37. code.google.com/p/apsampler/
38. Favorov A.V., Andreewski T.V., Sudomoina M.A., Favorova O.O., Parmigiani G., Ochs M.F.. Genetics. 2005;171(4):2113–2121. [PubMed]
39. sites.stat.psu.edu/~yuzhang/
40. Zhang Y., Liu J.S.. Nat. Genet. 2007;39(9):1167–1173. [PubMed]
41. cran.r-project.org/web/packages/LogicReg/index.html
42. Ruczinski C.K.I., LeBlanc M.L., Hsu L.. Genet. Epidemiol. 2001;21(1)
43. Kooperberg C., Ruczinski I.. Genet. Epidemiol. 2005;28(2):157–170. [PubMed]
44. Cleves M.A., Olson J.M., Jacobs K.B.. Genet. Epidemiol. 1997;14(4):337–347. [PubMed]
45. Sham P.C., Curtis D.. Ann. Hum. Genet. 1995;59:323–336. [PubMed]
46. Cordell H.J., Barratt B.J., Clayton D.G.. Genet. Epidemiol. 2004;26(3):167–185. [PubMed]
47. Becker T., Knapp M.. Genet. Epidemiol. 2004;27(1):21–32. [PubMed]
48. Herold C., Becker T.. Bioinformatics. 2009;25(1):134–136. [PubMed]
49. Gibbs R.A., Belmont J.W., Hardenbol P., Willis T.D., Yu F., Yang H., Ch’ang L.Y., Huang W., Liu B., Shen Y.. Nature. 2003;426(6968):789–796. [PubMed]
50. famhap.meb.uni-bonn.de/
51. pngu.mgh.harvard.edu/~purcell/plink/
52. Julià A., Ballina J., Cañete J.D., Balsa A., Tornero-Molina J., Naranjo A., Alperi-López M., Erra A., Pascual-Salcedo D., Barceló P.. Arthritis Rheum. 2008;58(8):2275–2286. [PubMed]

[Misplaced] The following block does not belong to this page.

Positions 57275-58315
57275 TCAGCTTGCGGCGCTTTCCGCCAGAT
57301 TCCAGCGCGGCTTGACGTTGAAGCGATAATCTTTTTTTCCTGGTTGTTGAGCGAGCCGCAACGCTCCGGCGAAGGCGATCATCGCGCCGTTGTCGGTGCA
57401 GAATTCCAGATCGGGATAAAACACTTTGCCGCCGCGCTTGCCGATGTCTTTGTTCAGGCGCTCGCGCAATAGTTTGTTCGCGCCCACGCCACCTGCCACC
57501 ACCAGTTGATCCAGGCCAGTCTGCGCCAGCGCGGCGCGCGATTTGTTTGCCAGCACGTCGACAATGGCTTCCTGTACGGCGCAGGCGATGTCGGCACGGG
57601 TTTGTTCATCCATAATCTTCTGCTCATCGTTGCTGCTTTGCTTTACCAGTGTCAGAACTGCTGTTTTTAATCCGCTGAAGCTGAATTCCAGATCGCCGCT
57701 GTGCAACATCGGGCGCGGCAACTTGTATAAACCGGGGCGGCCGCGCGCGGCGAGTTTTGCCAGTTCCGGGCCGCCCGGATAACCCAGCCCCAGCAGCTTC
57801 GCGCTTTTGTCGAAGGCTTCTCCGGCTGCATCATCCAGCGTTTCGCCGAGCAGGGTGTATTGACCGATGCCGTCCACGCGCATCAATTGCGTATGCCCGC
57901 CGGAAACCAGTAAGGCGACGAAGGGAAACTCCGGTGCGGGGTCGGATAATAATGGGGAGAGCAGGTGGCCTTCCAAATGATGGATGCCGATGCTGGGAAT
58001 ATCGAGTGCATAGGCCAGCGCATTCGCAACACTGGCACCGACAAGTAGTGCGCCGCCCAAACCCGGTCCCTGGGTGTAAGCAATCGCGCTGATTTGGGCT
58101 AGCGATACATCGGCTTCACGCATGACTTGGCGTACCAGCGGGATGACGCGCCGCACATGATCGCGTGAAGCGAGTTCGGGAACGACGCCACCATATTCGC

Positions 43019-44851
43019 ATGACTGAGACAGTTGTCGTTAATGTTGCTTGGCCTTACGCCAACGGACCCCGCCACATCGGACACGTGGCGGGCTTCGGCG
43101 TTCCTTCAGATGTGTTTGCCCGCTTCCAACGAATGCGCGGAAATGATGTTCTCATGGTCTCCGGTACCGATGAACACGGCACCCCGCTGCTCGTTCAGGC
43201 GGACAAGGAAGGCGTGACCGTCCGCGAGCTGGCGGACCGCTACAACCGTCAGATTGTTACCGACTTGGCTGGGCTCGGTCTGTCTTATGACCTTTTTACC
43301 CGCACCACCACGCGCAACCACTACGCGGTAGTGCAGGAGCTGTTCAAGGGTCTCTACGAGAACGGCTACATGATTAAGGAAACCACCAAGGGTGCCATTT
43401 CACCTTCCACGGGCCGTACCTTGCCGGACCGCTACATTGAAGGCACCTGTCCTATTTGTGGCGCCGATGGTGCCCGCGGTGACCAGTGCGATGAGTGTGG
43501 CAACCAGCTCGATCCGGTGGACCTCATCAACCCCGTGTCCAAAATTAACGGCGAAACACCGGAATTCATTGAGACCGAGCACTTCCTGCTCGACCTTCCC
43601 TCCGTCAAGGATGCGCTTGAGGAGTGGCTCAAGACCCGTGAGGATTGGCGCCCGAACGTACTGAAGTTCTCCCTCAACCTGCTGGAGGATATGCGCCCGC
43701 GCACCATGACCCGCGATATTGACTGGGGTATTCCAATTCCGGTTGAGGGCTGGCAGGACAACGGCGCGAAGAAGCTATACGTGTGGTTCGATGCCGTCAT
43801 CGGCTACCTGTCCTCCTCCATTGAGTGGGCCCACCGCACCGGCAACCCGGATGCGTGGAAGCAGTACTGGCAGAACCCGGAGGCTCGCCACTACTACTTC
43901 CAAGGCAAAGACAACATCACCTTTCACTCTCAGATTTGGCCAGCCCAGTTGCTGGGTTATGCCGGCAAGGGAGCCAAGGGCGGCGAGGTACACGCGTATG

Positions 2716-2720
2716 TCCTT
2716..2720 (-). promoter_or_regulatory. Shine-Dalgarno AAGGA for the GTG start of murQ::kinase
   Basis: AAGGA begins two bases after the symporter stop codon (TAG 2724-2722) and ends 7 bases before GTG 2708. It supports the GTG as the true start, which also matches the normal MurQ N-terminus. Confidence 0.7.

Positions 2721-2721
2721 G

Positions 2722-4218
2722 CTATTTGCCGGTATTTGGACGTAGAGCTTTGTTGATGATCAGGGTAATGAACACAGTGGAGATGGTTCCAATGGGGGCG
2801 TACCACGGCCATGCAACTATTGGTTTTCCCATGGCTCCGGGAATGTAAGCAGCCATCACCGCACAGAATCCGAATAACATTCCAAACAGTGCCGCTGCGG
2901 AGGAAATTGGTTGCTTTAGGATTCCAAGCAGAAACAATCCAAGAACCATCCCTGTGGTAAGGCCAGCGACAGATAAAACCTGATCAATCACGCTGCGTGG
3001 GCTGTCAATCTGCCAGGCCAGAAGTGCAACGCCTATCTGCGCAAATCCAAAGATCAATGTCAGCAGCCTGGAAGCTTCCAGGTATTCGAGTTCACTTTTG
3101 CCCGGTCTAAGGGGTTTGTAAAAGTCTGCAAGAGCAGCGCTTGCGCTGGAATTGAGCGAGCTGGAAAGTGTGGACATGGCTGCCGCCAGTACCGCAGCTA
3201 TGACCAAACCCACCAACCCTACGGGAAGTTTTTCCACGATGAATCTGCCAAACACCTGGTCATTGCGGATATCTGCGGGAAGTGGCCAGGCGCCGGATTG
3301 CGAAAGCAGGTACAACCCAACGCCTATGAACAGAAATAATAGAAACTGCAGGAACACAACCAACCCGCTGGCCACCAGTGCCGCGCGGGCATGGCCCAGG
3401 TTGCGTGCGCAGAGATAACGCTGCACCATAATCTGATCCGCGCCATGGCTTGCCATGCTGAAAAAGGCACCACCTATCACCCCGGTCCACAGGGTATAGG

53. Shen L., Kim S., Risacher S.L., Nho K., Swaminathan S., West J.D., Foroud T., Pankratz N., Moore J.H., Sloan C.D.. Neuroimage. 2010;53(3):1051–1063. [PMC free article] [PubMed]
54. Turton J.C., Bullock J., Medway C., Shi H., Brown K., Belbin O., Kalsheker N., Carrasquillo M.M., Dickson D.W., Graff-Radford N.R.. J. Alzheimers Dis. 2011;25(4):635–644. [PubMed]
55. Orton S.M., Ramagopalan S.V., Para A.E., Lincoln M.R., Handunnetthi L., Chao M.J., Morahan J., Morrison K.M., Sadovnick A.D., Ebers G.C.. J. Neurol. Sci. 2011;305(1):116–120. [PubMed]
56. Schüpbach T., Xenarios I., Bergmann S., Kapur K.. Bioinformatics. 2010;26(11):1468–1469. [PMC free article] [PubMed]
57. Hosmer D.W., Lemeshow S.. Applied logistic regression. John Wiley & Sons. 2000
58. Mukherjee B., Ahn J., Gruber S.B., Rennert G., Moreno V., Chatterjee N.. Genet. Epidemiol. 2008;32(7):615–626. [PubMed]
59. www.multifactordimensionalityreduction.org/
60. Ritchie M.D., Motsinger A.A.. Pharmacogenomics. 2005;6(8):823–834. [PubMed]
61. Brassat D., Motsinger A.A., Caillier S.J., Erlich H.A., Walker K., Steiner L.L., Cree B.A.C., Barcellos L.F., Pericak-Vance M.A., Schmidt S.. Genes Immun. 2006;7(4):310–315. [PubMed]